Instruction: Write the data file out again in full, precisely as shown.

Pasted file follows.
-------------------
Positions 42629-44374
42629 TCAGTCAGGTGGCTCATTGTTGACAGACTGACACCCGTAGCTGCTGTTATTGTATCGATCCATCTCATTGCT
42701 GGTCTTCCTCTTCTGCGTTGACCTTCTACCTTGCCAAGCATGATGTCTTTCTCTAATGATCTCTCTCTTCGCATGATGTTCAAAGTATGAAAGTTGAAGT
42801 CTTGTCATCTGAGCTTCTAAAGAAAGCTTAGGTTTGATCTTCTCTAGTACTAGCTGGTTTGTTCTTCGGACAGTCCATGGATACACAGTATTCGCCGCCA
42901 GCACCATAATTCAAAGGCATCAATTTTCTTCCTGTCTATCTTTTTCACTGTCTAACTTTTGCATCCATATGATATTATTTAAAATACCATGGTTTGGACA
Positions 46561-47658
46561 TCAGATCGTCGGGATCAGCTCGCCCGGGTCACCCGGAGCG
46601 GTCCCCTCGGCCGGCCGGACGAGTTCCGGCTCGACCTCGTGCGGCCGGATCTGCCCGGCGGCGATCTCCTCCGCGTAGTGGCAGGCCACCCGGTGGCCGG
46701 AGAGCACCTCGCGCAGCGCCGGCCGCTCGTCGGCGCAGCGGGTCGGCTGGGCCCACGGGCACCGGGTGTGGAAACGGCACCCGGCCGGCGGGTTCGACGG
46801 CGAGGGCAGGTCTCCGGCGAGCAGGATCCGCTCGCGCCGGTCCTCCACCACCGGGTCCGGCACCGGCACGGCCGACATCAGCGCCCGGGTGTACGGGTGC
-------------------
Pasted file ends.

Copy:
Positions 42629-44374
42629 TCAGTCAGGTGGCTCATTGTTGACAGACTGACACCCGTAGCTGCTGTTATTGTATCGATCCATCTCATTGCT
42701 GGTCTTCCTCTTCTGCGTTGACCTTCTACCTTGCCAAGCATGATGTCTTTCTCTAATGATCTCTCTCTTCGCATGATGTTCAAAGTATGAAAGTTGAAGT
42801 CTTGTCATCTGAGCTTCTAAAGAAAGCTTAGGTTTGATCTTCTCTAGTACTAGCTGGTTTGTTCTTCGGACAGTCCATGGATACACAGTATTCGCCGCCA
42901 GCACCATAATTCAAAGGCATCAATTTTCTTCCTGTCTATCTTTTTCACTGTCTAACTTTTGCATCCATATGATATTATTTAAAATACCATGGTTTGGACA
Positions 46561-47658
46561 TCAGATCGTCGGGATCAGCTCGCCCGGGTCACCCGGAGCG
46601 GTCCCCTCGGCCGGCCGGACGAGTTCCGGCTCGACCTCGTGCGGCCGGATCTGCCCGGCGGCGATCTCCTCCGCGTAGTGGCAGGCCACCCGGTGGCCGG
46701 AGAGCACCTCGCGCAGCGCCGGCCGCTCGTCGGCGCAGCGGGTCGGCTGGGCCCACGGGCACCGGGTGTGGAAACGGCACCCGGCCGGCGGGTTCGACGG
46801 CGAGGGCAGGTCTCCGGCGAGCAGGATCCGCTCGCGCCGGTCCTCCACCACCGGGTCCGGCACCGGCACGGCCGACATCAGCGCCCGGGTGTACGGGTGC